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WetEV
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Re: Are PHEVs a transitional technology? Or a long lasting use case?

Tue May 18, 2021 2:40 pm

LeftieBiker wrote:
Tue May 18, 2021 12:02 pm
PHEVs are going to remain, in uses that require expenditures of much larger amounts of energy than typical driving, until/unless someone develops and builds and sells a battery with 20X the energy density - and at near the same cost - as present batteries.
LEAF Plus has an EPA range of 226 miles. With 20x the energy density, that would give a range of 4,520 miles. NYC to LA is only 2,789 miles.

Range would be less at higher speeds, or in bad weather.

Perhaps you might explain what the use case is?
WetEV
#49
Most everything around here is wet during the rainy season. And the rainy season is long.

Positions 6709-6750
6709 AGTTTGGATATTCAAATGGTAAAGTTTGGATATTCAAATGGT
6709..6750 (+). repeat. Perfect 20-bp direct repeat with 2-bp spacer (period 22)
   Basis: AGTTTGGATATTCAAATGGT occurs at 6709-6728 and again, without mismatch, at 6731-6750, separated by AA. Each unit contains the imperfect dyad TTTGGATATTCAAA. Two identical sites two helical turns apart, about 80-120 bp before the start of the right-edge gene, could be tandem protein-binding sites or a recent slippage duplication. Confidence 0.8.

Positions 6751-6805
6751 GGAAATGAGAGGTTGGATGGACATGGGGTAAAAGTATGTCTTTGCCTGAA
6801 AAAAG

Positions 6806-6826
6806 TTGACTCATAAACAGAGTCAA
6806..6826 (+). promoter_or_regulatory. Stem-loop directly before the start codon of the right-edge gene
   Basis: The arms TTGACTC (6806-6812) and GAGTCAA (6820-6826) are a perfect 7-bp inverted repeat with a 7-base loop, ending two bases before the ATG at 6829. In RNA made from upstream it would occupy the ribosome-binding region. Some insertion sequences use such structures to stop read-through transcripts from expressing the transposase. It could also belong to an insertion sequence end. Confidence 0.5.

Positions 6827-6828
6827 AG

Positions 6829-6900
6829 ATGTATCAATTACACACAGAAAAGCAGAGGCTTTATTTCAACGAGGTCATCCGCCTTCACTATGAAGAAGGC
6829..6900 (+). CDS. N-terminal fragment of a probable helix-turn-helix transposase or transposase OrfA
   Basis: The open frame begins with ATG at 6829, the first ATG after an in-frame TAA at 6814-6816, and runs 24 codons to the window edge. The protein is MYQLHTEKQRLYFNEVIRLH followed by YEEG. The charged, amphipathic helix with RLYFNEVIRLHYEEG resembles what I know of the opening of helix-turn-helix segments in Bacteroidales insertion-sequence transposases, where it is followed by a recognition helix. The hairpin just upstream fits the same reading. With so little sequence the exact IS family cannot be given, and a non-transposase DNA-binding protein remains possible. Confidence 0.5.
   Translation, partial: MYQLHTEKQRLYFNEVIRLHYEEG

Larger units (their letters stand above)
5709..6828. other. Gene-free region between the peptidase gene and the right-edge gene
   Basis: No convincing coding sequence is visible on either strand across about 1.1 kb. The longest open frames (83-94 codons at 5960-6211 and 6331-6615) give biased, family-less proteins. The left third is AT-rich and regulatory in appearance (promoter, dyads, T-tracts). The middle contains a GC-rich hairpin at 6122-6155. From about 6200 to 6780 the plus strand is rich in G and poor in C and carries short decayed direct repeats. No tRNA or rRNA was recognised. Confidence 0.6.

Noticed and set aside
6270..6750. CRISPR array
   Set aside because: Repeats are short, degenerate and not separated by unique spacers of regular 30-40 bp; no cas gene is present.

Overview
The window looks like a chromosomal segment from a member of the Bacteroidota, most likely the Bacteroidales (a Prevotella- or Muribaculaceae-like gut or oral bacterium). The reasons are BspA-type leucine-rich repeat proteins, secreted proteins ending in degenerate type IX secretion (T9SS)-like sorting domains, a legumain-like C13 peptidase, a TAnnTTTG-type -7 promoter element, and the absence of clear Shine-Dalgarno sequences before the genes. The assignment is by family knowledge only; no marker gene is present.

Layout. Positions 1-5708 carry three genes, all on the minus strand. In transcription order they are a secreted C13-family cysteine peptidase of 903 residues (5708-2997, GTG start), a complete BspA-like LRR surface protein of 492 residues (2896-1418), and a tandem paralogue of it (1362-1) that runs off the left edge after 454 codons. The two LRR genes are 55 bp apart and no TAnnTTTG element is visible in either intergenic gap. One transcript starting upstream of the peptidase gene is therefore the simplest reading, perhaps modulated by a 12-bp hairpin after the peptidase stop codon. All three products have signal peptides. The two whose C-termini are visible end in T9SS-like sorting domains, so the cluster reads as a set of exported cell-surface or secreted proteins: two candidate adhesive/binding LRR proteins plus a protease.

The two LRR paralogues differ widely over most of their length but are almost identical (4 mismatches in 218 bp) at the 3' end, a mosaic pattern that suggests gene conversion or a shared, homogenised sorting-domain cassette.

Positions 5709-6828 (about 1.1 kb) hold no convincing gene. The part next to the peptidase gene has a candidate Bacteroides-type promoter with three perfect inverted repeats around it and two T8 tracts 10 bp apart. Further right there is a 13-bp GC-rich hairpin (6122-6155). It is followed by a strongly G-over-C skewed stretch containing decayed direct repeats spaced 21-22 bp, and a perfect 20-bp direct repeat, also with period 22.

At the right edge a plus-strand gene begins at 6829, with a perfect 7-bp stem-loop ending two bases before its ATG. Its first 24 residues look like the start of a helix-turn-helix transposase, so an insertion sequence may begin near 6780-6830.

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coleafrado2
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Re: Are PHEVs a transitional technology? Or a long lasting use case?

Tue May 18, 2021 2:56 pm

IMO plugin hybrids will only be competitive while lithium-ion is above $50/kWh and below 300 Wh/kg. After that point, who would want to drive a PHEV when a BEV with 400 miles of range and 15-minute charging is available for the same price.
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LeftieBiker
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Re: Are PHEVs a transitional technology? Or a long lasting use case?

Tue May 18, 2021 3:09 pm

WetEV wrote:
Tue May 18, 2021 2:40 pm
LeftieBiker wrote:
Tue May 18, 2021 12:02 pm
PHEVs are going to remain, in uses that require expenditures of much larger amounts of energy than typical driving, until/unless someone develops and builds and sells a battery with 20X the energy density - and at near the same cost - as present batteries.